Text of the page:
The 411

On April 11, 2013, I narrowly avoided a catastrophic freeway event. Heading West on I-10, I ventured forth to visit family in California. I cargoed two dogs and one friend who helped split the driving. Well before the rest stop off ramp, all traffic came to an abrupt slow down and then the inevitable abrupt stop. Midmorning traffic in the middle of nowhere, I raveled amongst big rig truckers. Working on the docks at the Los Angeles/ Long Beach Seaport for so many years with Customs, this did not phase me. But, the abrupt halt of my forward acceleration did. Why did we stop? What in the world is happening? Is there an accident? Where are the airlift helicopters? Where are the Highway Patrol Officers? Assuaging my own impatience, I scooted over in to the right shoulder. Oh. A very, very long line of truckers waited to get off the off ramp for this rest stop. We ALL had to pee?? Just then, like watching a movie in slow motion, I see my life crushing in on me through my side view mirror. A Fed Ex truck could not stop in time and clipped the trucker who remained in the lane I vacated, behind the spot I vacated. The Fed Ex truck hauled two containers which got ripped open like cans of sardines by the truck that was behind me. The sound deafened me. The metal screamed, the brakes screamed, the whole screaming mess scraped right over my little Honda Civic. As the Fed Ex truck skidded by me, the filleted containers’ cargo dumped all over me. The pummeling boxes sounded like a hail storm I never wanted to be in, but there I was. Buried in boxes, the Fed Ex truck stopped right ahead of me, its torn sides flagging freakishly in my forward view. In shock, but ever the officer, I checked myself, I checked my passenger, I checked my dogs. We were, remarkably, OK. I told my friend to call 911. I tried to open my car door, but the boxes blocked me in. By then, the law enforcement officers arrived to the flow of traffic completely stopped, blocked by the littered highway. Everyone got to work. The officers, truck drivers and couple of passengers in the near vicinity all helped move the boxes of cargo off the highway. The officers showed professionalism and efficiency and politeness at its best. I never said who I was, a retired officer. Like we got drummed into us all after 911, be a good witness. If it is not your shift, not your jurisdiction, not your case, just be a good witness. The officers, satisfied that no one suffered any injuries, never took any reports. The Fed Ex truck found its way to the rest stop for further Fed Ex procedures, and I felt amazed to be alive. I did get in touch with Fed Ex to give a report, and dealt with more professional, efficient and polite people. I’m glad I paid attention. But, more than that, I am glad to be alive.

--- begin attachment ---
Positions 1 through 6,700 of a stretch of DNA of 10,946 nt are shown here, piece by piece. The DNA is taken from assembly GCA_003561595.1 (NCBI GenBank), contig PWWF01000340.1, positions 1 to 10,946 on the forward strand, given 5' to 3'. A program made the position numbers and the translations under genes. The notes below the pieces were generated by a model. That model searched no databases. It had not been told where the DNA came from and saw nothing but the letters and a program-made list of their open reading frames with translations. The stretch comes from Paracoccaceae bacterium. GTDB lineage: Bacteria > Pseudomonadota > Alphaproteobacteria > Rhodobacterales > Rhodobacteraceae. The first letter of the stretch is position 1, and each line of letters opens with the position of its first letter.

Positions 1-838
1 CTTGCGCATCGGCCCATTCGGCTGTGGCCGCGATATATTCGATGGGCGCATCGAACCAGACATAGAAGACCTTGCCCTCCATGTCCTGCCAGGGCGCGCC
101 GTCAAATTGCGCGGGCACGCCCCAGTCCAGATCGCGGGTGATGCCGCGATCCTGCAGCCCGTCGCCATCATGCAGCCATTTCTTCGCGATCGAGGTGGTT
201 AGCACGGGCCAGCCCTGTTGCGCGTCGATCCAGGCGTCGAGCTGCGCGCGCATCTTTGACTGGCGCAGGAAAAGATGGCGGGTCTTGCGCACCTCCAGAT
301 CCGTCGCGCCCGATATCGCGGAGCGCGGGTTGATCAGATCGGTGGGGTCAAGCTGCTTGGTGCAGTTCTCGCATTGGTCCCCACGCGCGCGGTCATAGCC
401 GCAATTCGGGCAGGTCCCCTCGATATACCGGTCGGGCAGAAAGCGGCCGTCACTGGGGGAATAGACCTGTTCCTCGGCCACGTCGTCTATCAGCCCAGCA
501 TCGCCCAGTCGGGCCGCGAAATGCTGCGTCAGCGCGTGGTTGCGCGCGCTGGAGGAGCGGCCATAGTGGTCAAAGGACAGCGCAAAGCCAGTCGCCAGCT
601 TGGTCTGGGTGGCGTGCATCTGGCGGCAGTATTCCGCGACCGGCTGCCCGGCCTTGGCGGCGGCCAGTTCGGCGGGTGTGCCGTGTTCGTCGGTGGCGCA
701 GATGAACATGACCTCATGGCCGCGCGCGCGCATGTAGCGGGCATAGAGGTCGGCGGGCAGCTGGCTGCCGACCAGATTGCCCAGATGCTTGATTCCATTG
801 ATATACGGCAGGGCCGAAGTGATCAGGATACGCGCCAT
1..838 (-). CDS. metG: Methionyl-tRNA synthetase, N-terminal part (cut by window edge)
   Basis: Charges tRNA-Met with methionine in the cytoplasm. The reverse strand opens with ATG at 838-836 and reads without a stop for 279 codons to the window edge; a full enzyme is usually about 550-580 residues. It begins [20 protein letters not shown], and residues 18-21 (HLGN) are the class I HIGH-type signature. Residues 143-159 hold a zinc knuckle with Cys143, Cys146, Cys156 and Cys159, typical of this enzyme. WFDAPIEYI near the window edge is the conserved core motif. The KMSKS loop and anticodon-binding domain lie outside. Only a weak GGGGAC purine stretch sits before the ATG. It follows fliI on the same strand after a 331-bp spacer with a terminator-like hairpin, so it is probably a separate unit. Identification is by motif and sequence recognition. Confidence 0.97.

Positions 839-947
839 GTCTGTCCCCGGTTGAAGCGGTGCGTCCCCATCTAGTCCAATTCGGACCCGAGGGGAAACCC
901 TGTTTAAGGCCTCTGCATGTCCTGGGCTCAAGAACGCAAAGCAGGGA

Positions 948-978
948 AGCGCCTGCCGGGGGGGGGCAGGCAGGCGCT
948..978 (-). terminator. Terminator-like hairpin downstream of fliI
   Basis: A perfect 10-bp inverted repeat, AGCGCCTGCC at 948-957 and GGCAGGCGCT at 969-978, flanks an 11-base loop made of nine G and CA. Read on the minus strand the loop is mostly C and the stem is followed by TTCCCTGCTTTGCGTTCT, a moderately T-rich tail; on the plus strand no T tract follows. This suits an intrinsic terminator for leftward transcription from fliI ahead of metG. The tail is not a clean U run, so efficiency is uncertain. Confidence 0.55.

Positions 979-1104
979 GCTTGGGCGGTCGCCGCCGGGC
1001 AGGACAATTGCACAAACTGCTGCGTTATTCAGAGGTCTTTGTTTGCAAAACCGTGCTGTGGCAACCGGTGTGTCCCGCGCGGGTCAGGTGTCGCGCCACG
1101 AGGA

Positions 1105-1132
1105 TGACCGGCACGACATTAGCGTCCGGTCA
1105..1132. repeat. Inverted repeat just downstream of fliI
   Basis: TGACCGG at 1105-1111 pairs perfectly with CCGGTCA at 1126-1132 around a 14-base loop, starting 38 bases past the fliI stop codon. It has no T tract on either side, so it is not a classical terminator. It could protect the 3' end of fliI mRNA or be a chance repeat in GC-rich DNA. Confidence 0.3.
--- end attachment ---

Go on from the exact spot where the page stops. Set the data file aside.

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About admin

"I worked as a Federal Law Enforcement Officer for over 14 years, in a firearms carrying capacity. First assigned to LAX (1994), then to the Los Angeles/ Long Beach Seaport (1997-2007), I took an early retirement from my final duty station of El Paso, TX (2007-2008). Never having handled firearms prior to this job, I give full credit for my initial shooting lessons and safe firearms handling skills to the government. As I began to compete, I gleaned tips and coaching lessons from the best law enforcement instructors across the nation, turning myself into one of the best, too. I was a firearms instructor in Los Angeles and a national level competitor on a formally sponsored team from 1999 through 2003, being sent all over the nation for pistol match competitions. As a result of this gift of an experience, I went on to set five national records in the law enforcement shooting sports. Check in regularly to read about those and other adventures and misadventures!"
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